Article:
Some suffering may be redemptive, but some is just plain senseless

“Why do you think God allowed you to get Parkinsons?”

This question or some derivative of it is commonly put to me, or if not put to me directly, at least thought about. Behind it lies the assumption that there must be some divine purpose to everything that happens, including the bad. People want to make meaning out of suffering, and thinking that it is part of a grand plan of God helps them find that meaning.

To me the question doesn’t make much sense. Certainly there is purpose to some suffering: the death of Christ; the pains of childbirth; the soldier going to war. But it strikes me that most suffering is not like this. Where is the higher purpose to the child starving to death; a body wracked by disease; or a person being the victim of a brutal and violent attack? Suffering in the first and last of these instances reflects the utter banality of evil, while the middle case surely reflects the chaotic nature of what from a Christian perspective is a broken world.

To ascribe a higher purpose to these forms of suffering is to turn God into a practitioner of a perverse kind of consequentialist ethic where the end justifies the most abominable means. And I can’t help but feel that it somehow diminishes the chaotic, disordered, and at times malevolent nature of evil. That’s the “genius” of evil. It has no purpose. It simply destroys.

As I read the story of Jesus, the great comfort is not that there is a higher purpose to everything that happens in my life, but that God, rich with love for all he has made, is acting purposefully to bring to an end all that diminishes the flourishing of creation. Consequently, while I see no grand purpose to my Parkinson’s, I do see a grand purpose to my life and to what God is doing in the world. I draw comfort not from the idea that there is a reason that I suffer, but from the hope that a new world is coming in which suffering will be no more.

Prophecies were made to be broken. Why restoration might be the last word.

The most horrific of all Christian doctrines is the doctrine of the eternal judgement, the declaration that vast numbers of humankind will experience eternal punishment at the hands of their Creator. In its most extreme form it imagines a house of horrors in which people experience excruciating torments that never end and for which there…Continue Reading

Aussie Jihadists, the KKK, and Bikie’s

“How can I know I’ll be safe when I’m walking down the street?” asked a young woman on last night’s Q and A program.  She was referring to radicalised Islamic young men who had had their passports cancelled in order to prevent them going to fight with ISIS.   Her question reflects the  anxiety in our…Continue Reading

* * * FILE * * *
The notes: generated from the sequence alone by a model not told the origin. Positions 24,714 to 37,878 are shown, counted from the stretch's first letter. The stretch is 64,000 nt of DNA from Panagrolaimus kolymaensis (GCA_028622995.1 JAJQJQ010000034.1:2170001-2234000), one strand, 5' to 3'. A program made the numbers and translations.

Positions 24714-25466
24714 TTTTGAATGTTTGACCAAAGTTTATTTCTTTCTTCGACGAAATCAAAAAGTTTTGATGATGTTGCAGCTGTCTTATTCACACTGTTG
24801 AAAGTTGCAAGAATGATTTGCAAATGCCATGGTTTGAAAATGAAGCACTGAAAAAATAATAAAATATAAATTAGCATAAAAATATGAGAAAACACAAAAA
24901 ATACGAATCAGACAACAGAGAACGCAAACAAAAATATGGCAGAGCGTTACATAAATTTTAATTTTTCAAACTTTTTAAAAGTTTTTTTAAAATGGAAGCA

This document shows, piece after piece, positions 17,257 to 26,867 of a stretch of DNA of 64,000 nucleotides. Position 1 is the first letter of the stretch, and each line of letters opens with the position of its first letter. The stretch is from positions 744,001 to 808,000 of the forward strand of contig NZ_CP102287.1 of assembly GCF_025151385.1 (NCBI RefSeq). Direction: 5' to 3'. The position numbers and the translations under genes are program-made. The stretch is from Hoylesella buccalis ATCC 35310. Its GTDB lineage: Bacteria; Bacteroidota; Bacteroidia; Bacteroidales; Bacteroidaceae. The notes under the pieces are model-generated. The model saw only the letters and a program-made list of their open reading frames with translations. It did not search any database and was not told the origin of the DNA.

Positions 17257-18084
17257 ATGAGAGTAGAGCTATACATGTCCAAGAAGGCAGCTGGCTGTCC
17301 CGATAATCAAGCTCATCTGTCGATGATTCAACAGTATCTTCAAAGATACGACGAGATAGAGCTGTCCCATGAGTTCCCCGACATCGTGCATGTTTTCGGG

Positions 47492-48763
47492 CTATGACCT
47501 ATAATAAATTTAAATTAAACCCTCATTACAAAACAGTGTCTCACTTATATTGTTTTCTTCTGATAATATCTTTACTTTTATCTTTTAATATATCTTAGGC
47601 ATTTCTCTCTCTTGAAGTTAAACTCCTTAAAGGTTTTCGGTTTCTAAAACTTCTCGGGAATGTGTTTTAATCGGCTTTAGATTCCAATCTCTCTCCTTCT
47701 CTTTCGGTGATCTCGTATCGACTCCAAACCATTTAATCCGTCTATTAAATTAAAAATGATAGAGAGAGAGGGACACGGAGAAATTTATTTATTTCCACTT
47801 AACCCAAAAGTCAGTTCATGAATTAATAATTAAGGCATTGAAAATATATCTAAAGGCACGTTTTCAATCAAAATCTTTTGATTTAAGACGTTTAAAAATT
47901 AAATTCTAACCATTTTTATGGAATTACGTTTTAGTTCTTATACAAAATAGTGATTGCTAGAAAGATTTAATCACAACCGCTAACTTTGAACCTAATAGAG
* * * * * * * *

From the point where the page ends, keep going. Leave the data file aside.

Australia. How we bludge off the rest of the world

I opened the Australian newspaper today to read a vigorous defence of the government’s  policy of turning back  boats filled with asylum seekers.  Australia has not only succeeded in stemming the flow of people coming by boat to Australia, we have apparently also reduced the flow of refugees into Indonesia, and saved people from drowning…Continue Reading

Sometimes we don’t get to decide who comes to this country

This week Scott Morrison invoked John Howard’s famous dictum “We will decide who comes to this country and the manner in which they come.” We should decide whether to turn back boats filled with asylum seekers and we should decide who gets a visa granting them the right to enter and live in Australia. The…Continue Reading

The death of the wisdom of our youth

When I was growing up there were two pieces of wisdom frequently imparted to me: “the ends don’t justify the means” and “think about how you would feel if that were done to you”. These two pieces of ethical guidance were designed to help me act with clarity and correctness in difficult situations. The first piece…Continue Reading

That Strange Moment When A Stranger Offers Me Her Seat

It had to happen sometime. That moment when my physical impairment became sufficiently noticeable that complete strangers feel the need to offer me assistance. Last Sunday as my flight from Perth approached Sydney, a fifty-something woman across the aisle watched me struggle to put on the shoes I had earlier slipped off. When we landed…Continue Reading

A time to stand shoulder to shoulder with Australian Muslims

The great environmentalist David Suzuki has spoken of the shame he experienced when as a Canadian of Japanese descent, he and his family were incarcerated in their homeland during WWII. Being of Japanese heritage they were viewed with suspicion, so untrustworthy they had to be locked up. This experience was so damaging that Suzuki spent…Continue Reading

I have been blessed with Parkinsons.

In recent months my physical condition has deteriorated. The tremor in my right side is becoming more pronounced; I have found all kinds of things for which you need fine motor skills, like folding down the collar on your shirt, and bending down to put on your shoes and socks; I occasionally lose my balance;…Continue Reading